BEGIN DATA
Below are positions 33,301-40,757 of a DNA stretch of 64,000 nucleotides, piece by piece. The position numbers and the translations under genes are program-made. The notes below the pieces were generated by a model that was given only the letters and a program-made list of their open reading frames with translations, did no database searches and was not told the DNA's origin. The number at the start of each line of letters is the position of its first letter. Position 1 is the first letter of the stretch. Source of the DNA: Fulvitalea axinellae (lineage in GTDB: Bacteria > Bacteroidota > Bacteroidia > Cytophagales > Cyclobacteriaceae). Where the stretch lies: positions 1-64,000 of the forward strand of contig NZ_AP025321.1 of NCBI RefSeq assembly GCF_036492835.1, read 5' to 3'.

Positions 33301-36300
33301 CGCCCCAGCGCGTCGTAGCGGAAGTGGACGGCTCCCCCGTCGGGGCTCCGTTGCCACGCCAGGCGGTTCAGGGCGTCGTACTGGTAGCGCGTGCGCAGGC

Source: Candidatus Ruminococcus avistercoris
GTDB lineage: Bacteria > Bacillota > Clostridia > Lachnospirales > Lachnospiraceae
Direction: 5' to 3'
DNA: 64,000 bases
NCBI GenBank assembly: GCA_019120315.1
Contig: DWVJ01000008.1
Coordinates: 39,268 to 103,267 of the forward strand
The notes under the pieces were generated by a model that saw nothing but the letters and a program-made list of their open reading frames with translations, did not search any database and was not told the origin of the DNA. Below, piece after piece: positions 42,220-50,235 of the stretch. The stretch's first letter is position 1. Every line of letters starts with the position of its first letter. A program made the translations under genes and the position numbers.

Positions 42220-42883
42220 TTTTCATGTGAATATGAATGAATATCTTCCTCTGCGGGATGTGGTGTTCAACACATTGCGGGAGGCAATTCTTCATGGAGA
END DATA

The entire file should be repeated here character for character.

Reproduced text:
Below are positions 33,301-40,757 of a DNA stretch of 64,000 nucleotides, piece by piece. The position numbers and the translations under genes are program-made. The notes below the pieces were generated by a model that was given only the letters and a program-made list of their open reading frames with translations, did no database searches and was not told the DNA's origin. The number at the start of each line of letters is the position of its first letter. Position 1 is the first letter of the stretch. Source of the DNA: Fulvitalea axinellae (lineage in GTDB: Bacteria > Bacteroidota > Bacteroidia > Cytophagales > Cyclobacteriaceae). Where the stretch lies: positions 1-64,000 of the forward strand of contig NZ_AP025321.1 of NCBI RefSeq assembly GCF_036492835.1, read 5' to 3'.

Positions 33301-36300
33301 CGCCCCAGCGCGTCGTAGCGGAAGTGGACGGCTCCCCCGTCGGGGCTCCGTTGCCACGCCAGGCGGTTCAGGGCGTCGTACTGGTAGCGCGTGCGCAGGC

Source: Candidatus Ruminococcus avistercoris
GTDB lineage: Bacteria > Bacillota > Clostridia > Lachnospirales > Lachnospiraceae
Direction: 5' to 3'
DNA: 64,000 bases
NCBI GenBank assembly: GCA_019120315.1
Contig: DWVJ01000008.1
Coordinates: 39,268 to 103,267 of the forward strand
The notes under the pieces were generated by a model that saw nothing but the letters and a program-made list of their open reading frames with translations, did not search any database and was not told the origin of the DNA. Below, piece after piece: positions 42,220-50,235 of the stretch. The stretch's first letter is position 1. Every line of letters starts with the position of its first letter. A program made the translations under genes and the position numbers.

Positions 42220-42883
42220 TTTTCATGTGAATATGAATGAATATCTTCCTCTGCGGGATGTGGTGTTCAACACATTGCGGGAGGCAATTCTTCATGGAGA